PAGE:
Law Office Computing
Y2K Again—What about your clients?
This month's column is a follow-up to last month's. What's even worse is the fact that I won't promise you I won't keep bugging you about this every month or so because every day I read more alarming news about how many businesses, especially small businesses, are ignoring the problem. It is estimated that 50% of the small businesses in the country are ignoring the very real possibility that their own systems may fail or that their suppliers will not be to deliver essential needs for their enterprise. So I am going to bore you with one of those scorecard examinations. You should take it for your firm and then you should call your clients and go through it with them. If you, and your clients, don't score better than 40 on the following test you have a problem that needs immediate attention. If you score 30 or less you need what is becoming referred to as "triage" in this field as well as emergency medicine.
Testing Your Readiness for Y2K
How does your office stand in regard to the question of readiness for the year 2000? More importantly, how are your clients doing? Commonly referred to as the Y2K bug, the onset of the new century will have pernicious affect on many computer systems. The Y2K problem will affect all of us in varying degrees. I have just run across the following simple testing scheme and I found it to be a very useful little device. It should help you make a quick check of your year 2000 status and give you a reason to contact your clients in order to reassure them of their own safety. Score yourself on the following scale:
5 = Item has been resolved, completely tested, and software installed
4 = Item is in advanced testing phase as of September 1998
3 = Item is in an earlier phase of testing and/or bugs are still being worked out
2 = Item has not been tested and is in an early stage of development
1 = Item has not yet been addressed or is in the process of having a mission statement developed
- Have you installed your Year 2000 update for all nationally supported software programs and applications?
- For custom or locally developed software, have you identified and resolved bugs including not merely the two-digit year (Y2K) problem but also the potential problem with 9/9/99 (sometimes used as an end-of-file marker), and 2/29 2000 the odd leap year for the 21st Century?
- Have you determined that any utility program provided by a commercial vendor, contractor, or other consultant in fact correctly processes date information passed between the utility and your applications?
- Have you coordinated with all of your information suppliers and recipients of your information output to ensure that Year 2000 dates you receive and the output you make are compatible with your system and with your recipients systems in an unambiguous way?
- Have your workstations, operating systems and networks been assessed and tested for Year 2000 compliance including leap year and 9/99/99 problems?
- Have all of your workstations been tested for Year 2000 compliance both at the ROM level as well as operating system software? If you are using Windows 95 have you installed appropriate Year 2000 patches? Or, stand alone operating systems in your office compliant?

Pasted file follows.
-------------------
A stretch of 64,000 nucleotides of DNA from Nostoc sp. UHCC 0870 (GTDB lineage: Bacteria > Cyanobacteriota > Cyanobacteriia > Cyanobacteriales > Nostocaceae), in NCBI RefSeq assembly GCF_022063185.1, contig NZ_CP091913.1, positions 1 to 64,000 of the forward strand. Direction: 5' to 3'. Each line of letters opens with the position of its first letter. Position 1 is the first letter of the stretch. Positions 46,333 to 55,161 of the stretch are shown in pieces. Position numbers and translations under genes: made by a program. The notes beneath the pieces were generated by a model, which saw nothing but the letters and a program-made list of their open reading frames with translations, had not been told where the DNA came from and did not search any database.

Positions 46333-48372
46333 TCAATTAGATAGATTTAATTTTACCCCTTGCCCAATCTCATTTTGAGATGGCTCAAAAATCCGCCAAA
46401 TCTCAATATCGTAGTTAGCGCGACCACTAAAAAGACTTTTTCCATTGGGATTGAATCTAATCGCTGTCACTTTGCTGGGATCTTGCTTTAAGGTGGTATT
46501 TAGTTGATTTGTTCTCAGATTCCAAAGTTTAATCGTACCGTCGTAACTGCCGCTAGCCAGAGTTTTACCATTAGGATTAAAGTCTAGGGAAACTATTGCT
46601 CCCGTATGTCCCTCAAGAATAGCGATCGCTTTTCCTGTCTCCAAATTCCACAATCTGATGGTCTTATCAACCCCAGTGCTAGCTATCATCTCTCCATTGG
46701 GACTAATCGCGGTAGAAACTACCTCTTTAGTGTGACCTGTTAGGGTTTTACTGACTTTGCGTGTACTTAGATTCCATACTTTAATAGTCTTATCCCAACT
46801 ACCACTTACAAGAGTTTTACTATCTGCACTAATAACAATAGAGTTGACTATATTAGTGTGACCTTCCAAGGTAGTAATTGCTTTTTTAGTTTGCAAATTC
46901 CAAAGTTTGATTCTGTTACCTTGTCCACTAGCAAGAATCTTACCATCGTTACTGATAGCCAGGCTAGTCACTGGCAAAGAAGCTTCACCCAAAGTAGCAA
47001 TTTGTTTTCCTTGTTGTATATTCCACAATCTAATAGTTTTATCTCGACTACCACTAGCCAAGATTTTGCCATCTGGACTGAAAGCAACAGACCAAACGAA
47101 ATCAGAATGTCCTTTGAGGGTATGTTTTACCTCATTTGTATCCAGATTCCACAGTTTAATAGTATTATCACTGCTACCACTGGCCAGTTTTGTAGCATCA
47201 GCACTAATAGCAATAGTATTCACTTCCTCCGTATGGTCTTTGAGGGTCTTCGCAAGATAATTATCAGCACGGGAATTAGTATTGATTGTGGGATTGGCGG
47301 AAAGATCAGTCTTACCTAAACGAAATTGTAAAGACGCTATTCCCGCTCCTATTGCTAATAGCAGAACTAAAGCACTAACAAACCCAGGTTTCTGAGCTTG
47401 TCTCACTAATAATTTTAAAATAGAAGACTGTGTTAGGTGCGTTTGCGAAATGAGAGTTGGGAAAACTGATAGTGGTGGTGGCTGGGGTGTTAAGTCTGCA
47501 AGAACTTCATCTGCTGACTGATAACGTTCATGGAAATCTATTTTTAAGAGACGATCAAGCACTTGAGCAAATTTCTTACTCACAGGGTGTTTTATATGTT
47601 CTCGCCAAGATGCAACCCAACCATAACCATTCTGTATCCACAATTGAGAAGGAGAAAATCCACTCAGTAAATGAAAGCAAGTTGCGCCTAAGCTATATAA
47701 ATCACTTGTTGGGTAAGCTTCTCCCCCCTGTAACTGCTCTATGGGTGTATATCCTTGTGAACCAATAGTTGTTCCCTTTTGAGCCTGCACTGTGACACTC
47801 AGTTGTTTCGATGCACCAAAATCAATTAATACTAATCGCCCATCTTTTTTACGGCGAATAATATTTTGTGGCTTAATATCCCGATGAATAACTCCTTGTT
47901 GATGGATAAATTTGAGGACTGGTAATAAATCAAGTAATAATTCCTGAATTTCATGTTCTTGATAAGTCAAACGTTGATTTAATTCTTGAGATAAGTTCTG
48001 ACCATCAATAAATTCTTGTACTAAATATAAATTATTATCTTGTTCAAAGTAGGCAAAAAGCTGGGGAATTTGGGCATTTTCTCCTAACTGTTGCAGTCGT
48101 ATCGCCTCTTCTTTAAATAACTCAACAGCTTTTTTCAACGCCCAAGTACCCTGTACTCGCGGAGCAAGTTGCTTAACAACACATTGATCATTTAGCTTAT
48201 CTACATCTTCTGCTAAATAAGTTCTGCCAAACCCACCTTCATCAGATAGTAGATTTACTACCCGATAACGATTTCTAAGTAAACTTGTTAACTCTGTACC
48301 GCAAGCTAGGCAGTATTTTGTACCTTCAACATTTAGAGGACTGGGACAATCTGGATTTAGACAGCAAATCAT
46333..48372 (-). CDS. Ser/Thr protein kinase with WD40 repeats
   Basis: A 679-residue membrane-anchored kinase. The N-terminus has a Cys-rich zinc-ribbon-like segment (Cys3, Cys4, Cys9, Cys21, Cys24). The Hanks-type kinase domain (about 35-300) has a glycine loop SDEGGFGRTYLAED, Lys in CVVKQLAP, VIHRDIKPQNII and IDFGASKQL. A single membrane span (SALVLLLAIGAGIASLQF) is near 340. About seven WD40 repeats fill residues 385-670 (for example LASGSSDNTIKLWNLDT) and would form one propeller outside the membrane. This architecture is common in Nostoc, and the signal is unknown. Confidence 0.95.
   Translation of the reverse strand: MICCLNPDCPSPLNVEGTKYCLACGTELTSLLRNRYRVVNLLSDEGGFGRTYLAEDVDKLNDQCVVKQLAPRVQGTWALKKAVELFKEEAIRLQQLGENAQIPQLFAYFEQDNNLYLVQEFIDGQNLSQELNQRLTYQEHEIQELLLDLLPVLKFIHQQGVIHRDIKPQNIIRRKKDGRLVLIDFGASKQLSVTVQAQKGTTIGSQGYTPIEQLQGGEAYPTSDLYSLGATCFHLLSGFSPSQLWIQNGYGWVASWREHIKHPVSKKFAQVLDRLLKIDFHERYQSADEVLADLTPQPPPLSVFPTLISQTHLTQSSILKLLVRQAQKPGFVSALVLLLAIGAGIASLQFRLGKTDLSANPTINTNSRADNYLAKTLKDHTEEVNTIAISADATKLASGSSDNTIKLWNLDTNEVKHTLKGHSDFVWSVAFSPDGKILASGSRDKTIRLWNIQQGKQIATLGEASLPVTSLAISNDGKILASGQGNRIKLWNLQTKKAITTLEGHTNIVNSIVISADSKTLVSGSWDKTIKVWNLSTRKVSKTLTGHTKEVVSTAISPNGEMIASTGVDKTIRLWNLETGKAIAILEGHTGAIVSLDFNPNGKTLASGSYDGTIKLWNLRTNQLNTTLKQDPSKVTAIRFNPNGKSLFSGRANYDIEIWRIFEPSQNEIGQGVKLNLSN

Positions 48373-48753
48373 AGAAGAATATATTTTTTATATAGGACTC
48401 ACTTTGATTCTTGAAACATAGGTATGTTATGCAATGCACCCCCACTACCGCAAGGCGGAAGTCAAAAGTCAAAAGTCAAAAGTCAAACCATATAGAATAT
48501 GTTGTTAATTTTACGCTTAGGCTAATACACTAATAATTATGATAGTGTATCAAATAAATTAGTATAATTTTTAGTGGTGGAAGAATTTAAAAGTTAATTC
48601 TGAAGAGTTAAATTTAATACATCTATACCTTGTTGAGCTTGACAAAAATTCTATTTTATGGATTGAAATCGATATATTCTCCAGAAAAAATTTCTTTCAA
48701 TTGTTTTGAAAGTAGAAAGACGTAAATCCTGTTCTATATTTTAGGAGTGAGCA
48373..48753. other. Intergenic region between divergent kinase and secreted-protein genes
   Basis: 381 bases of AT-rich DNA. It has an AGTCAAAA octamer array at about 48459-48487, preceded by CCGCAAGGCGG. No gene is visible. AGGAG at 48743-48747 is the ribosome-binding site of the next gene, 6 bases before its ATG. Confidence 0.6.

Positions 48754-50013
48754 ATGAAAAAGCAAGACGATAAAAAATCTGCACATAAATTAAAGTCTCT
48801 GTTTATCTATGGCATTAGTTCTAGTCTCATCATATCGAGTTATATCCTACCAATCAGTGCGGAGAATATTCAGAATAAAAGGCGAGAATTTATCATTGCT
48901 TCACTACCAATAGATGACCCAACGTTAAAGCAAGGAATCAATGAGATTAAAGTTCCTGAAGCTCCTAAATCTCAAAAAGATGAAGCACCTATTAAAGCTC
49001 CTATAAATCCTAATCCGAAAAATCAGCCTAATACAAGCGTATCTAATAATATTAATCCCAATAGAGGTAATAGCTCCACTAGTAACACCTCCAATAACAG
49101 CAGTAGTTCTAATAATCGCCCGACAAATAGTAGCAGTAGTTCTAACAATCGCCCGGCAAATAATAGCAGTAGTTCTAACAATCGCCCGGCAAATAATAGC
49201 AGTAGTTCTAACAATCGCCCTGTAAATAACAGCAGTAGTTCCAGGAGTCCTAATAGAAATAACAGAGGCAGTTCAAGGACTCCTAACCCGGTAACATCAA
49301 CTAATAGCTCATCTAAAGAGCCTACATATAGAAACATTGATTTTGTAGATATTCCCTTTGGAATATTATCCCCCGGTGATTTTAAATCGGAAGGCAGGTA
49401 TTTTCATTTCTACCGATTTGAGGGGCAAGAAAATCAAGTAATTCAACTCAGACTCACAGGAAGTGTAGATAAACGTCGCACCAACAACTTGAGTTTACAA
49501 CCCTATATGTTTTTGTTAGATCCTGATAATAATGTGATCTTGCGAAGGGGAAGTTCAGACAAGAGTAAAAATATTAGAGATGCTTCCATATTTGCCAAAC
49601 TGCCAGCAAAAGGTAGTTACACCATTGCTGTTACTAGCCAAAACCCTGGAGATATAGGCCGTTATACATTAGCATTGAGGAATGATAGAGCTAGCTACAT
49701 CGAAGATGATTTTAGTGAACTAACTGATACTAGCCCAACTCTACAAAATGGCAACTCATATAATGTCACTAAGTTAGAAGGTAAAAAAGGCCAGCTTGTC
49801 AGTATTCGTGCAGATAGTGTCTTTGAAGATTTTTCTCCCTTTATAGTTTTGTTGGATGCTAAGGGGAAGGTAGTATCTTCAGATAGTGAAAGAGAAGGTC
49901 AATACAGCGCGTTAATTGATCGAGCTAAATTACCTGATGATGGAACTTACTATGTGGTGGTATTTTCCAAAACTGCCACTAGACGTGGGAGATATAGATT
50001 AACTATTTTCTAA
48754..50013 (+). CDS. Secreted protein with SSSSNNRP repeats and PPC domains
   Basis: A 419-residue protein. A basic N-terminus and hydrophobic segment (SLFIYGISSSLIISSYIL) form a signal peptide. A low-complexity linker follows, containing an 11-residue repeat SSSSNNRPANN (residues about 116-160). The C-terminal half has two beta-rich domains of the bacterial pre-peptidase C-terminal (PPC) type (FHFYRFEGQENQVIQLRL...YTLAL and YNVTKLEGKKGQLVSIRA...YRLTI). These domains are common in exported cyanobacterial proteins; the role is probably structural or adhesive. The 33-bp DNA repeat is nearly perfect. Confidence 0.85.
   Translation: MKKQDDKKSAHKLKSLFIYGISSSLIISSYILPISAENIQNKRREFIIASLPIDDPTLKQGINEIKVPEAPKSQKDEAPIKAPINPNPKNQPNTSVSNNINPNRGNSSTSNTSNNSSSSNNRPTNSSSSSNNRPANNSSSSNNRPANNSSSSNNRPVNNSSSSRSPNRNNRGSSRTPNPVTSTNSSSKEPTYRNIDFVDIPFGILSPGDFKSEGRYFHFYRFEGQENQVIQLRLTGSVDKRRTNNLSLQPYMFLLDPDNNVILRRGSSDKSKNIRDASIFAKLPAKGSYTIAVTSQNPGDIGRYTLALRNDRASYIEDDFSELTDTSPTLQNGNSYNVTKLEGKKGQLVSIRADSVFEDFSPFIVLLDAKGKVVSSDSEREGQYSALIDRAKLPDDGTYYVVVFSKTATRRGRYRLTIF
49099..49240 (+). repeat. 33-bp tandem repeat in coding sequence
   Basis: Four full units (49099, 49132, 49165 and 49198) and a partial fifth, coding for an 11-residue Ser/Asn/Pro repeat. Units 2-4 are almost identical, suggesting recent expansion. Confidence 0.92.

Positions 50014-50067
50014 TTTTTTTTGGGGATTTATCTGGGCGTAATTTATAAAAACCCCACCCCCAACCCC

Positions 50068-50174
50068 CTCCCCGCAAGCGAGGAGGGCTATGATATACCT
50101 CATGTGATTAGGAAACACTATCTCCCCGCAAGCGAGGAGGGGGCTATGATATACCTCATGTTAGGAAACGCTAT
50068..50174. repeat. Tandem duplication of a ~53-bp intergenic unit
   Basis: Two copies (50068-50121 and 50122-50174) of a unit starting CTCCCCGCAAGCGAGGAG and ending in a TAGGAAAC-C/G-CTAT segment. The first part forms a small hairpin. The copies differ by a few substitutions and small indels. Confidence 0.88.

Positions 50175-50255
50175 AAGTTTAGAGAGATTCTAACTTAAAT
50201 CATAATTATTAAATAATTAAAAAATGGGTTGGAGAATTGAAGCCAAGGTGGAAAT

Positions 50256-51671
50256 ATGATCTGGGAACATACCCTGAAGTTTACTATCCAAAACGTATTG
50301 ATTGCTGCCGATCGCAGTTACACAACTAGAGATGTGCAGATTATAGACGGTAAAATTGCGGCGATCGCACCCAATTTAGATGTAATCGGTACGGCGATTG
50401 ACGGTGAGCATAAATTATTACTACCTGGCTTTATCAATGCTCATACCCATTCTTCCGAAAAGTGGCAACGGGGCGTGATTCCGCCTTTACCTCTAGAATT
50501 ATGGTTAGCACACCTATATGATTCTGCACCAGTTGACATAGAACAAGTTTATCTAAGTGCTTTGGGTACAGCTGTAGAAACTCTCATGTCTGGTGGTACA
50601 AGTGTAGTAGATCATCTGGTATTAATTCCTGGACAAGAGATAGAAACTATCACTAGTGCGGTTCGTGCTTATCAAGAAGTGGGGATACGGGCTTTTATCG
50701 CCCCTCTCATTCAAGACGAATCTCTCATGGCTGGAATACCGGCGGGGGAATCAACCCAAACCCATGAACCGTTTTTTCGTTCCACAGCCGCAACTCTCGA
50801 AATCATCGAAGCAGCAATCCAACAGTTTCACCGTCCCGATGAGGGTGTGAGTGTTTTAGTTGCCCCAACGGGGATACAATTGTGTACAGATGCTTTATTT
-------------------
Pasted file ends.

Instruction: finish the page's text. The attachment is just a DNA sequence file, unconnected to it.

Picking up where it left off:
- Has all office equipment such as copiers, facsimile machines, postage meters, video equipment, telephone equipment, and time & date stamps been checked and tested for compliance?
- Has building equipment such as elevators, fire alarms, security systems, and any other piece of equipment that relies upon microchips or computers for its functional capability been checked and tested for compliance?
- Have you put in place an internet information retrieval system so you can be up to date on the latest Y2K information? One of the better sites is provided by Microsoft at: http://www.microsoft.co m/technet/topics/year2k/default.htm
Have contingency plans been made in regard to the potential for infrastructure failure such as electricity, gas, water, backup lighting or power and telephone service, as well as potential failure on the part of partners suppliers and other with whom you have critical business relationships? The Wall Street Journal recently had a riveting story of the emergency contingency planning process put in place in Texas to test out the responsive of various community systems. See, The Wall Street Journal Wednesday, October 28, 1998, "The Y2K Problem: New Year's 2000: A Texas City Plans for Pandemonium."
The above test is based in part upon an article that appeared last month in the newsletter for the federal courts Federal Court Management Report (October 1998). The Federal Court Management report is published by the Administrative Office of United States courts, a decidedly careful administrative agency, not known for alarmist reactions. In order to encourage to get your clients involved Congress has jumped into the act with a fairly timid first effort. You can expect more serious stuff in the coming session. The first effort came early last month with the signing of the first Y2K legislation designed to encourage inter-business disclosure of Y2K issues. The Year 2000 Information and Readiness Disclosure Act, S.2392, preempts state and local rules by providing safe harbors for businesses that engage in certain kinds of Y2K disclosure to business partners concerning Y2K readiness. Many lawyers have had real concerns with respect to possible liability created by these disclosures if the information turns out to be incorrect or misleading. Under The Year 2000 Information and Readiness Disclosure Act if the response is identified on its face as a Y2K readiness disclosure, the statement itself is not admissible in court for most purposes. You will need to read the Act carefully in order to properly advise your clients. I say again, this is very serious stuff. I do promise that you won't hear more from me about this problem for the rest of the year!!!!.